As an adult, I can go anywhere and eat anything without getting sick. This stems, I believe, from the amazing immune system I had to have picked up along my travels. Granted, the State Department made damned sure we were immunized against absolutely every possibility out there, and I have the shot record to prove it. State hands out these little yellow booklets to everyone going overseas that you’re supposed to present whenever someone official demands it; it’s called an International Certificate of Vaccination, or “yellow health card.” It’s supposed to show all of the immunizations you’ve had that will insure, they hope, that you don’t drop dead in that particular country. Unfortunately, whoever designed this particular little booklet had never had to travel to the assorted countries I did, so it was too little for our purposes, and they ended up stapling extra pages into it, so that my shot record looked more like an accordion file. Rubella? Check. Measles? Check. Smallpox? Not a problem. Bubonic plague, hepatitis (A and B, thank you), typhoid, yellow fever…. Needless to say, I’m no wimp when it comes to getting jabs!
In spite of all the precautions, though, shit happens. Like, to me.
Not much you can do about a rabid dog, and frankly, this could happen even to someone from Wichita, though probably not on the scale, and concomitant absurdity with which it happened to me and, seemingly, everyone I knew within a fifty-metre radius.
I had a dog named Snoopy. He was a little black mutt, just a puppy, and too young for his rabies vaccination. Which is a shame, because wouldn’t you know it, poor Snoopy got rabies. (Caught? Received? I don’t know; he got really sick.) We know Poor Snoopy got rabies because, one day when I came home from school, he ran up to greet me as usual, but instead of stopping and begging to be scratched, he jumped up and ripped my face off. Well, not all of it, but it definitely felt like it at the time. I guess I started screaming, because my mother came out and for the only time in my life that I’ve seen, almost lost it. I guess my face was covered in blood, and there was Poor Snoopy beside me, looking really sad and kind of pitiful, knowing deep down somewhere in his damaged brain that he’d done something wrong. In the hullabaloo of getting me to the Embassy clinic, I guess they forgot to lock up Poor Snoopy, because he then went on to bite the gardener, the maid’s daughter, and I think half of the rest of the neighbourhood! Rabies makes you crazy like that.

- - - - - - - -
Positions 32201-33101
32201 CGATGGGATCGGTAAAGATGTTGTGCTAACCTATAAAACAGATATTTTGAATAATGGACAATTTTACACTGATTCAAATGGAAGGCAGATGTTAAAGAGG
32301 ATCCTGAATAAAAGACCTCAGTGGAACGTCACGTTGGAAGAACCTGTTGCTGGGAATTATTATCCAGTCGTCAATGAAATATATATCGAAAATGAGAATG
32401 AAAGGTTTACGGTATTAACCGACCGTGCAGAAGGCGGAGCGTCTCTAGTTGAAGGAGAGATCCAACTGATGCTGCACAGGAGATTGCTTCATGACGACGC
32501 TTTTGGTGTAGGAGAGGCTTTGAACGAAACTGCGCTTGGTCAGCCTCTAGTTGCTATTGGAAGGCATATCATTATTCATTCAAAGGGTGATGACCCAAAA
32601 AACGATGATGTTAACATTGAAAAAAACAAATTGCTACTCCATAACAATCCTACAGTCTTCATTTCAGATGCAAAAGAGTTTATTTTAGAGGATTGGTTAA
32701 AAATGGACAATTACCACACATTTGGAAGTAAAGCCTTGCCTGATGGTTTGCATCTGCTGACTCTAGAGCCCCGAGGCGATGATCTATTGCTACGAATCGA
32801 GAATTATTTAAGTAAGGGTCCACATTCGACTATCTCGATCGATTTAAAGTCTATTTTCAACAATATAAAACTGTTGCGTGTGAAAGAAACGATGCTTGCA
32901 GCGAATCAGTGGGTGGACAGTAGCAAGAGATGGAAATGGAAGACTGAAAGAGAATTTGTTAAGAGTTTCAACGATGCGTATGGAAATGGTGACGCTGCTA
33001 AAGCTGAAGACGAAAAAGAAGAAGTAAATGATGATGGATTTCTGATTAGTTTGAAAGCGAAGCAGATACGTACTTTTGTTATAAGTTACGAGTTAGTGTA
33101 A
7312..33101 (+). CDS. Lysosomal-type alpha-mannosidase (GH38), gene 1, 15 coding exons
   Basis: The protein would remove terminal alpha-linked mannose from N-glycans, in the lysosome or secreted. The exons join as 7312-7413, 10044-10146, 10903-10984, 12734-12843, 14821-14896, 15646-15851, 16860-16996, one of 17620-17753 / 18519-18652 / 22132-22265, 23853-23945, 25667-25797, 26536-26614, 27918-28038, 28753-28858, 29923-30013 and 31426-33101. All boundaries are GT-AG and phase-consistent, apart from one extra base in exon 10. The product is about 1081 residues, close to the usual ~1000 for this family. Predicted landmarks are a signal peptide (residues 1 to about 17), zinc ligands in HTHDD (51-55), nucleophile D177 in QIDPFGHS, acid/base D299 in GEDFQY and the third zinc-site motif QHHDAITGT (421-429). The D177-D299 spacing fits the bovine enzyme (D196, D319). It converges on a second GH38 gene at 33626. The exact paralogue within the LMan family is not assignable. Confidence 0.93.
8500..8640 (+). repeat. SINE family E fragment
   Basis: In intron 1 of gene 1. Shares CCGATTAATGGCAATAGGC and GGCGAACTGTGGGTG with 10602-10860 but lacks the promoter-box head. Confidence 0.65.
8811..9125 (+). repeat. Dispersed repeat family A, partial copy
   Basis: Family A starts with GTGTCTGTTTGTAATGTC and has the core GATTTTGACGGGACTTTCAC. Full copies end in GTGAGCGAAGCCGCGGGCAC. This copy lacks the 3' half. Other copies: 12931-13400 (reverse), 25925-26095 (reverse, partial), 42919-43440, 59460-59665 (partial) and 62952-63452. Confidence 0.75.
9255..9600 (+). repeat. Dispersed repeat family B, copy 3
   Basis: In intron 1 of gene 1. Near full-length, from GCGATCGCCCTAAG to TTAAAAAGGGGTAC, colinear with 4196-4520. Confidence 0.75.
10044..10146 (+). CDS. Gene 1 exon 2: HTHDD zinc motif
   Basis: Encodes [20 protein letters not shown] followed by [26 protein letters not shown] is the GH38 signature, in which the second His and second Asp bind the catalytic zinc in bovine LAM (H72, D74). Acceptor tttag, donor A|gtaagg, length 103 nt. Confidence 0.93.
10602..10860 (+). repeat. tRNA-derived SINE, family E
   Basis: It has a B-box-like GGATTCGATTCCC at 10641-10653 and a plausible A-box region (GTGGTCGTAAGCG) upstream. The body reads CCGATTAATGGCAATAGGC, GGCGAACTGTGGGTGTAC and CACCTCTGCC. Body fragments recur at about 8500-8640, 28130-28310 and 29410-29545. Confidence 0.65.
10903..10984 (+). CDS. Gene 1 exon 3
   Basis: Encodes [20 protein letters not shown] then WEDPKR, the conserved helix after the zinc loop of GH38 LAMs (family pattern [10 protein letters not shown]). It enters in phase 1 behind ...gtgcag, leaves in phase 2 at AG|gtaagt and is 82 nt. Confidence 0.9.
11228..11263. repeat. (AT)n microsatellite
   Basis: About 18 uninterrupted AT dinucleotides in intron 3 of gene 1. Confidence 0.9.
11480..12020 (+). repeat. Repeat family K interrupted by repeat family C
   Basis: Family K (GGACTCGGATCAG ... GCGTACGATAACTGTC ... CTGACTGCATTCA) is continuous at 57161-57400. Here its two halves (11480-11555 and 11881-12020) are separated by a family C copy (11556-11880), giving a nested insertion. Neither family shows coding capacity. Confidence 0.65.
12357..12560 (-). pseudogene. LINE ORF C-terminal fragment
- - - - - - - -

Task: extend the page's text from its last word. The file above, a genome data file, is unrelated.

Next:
They eventually caught Poor Snoopy, and he was put into a closet that was part of the house, but with a door on the outside. In order to be certain he had rabies (because apparently this wasn’t obvious from the insane behavior he’d exhibited!), he had to die a natural death so that they could examine the mush that was left of his brain. It took him a long time to die. Loudly, howling, outside in agony. I can hear it in my imagination to this day. Needless to say, I’ve never really wanted another dog after Snoopy.
When he finally did die, my mom was told that she had to send the head to Thailand for analysis (because, like, we still aren’t sure!?) “Just cut his head off, and we’ll send it up.”
“With WHAT?!” my mother wanted to know.
“Oh, you know, those big kitchen cleavers are a good tool for that.”
Yeah, nuff said about the beheading. In the meantime, I was subjected to what is now an old-fashioned solution to being bitten by a rapid dog: 21 rabies shots in the stomach—did I mention it was a very big needle? One per day. Well, actually, two per day: the shots themselves were so painful, that they’d jab you first with Novocain to deaden the pain. Still, at least I didn’t have to die in a closet with my brain turned to mush.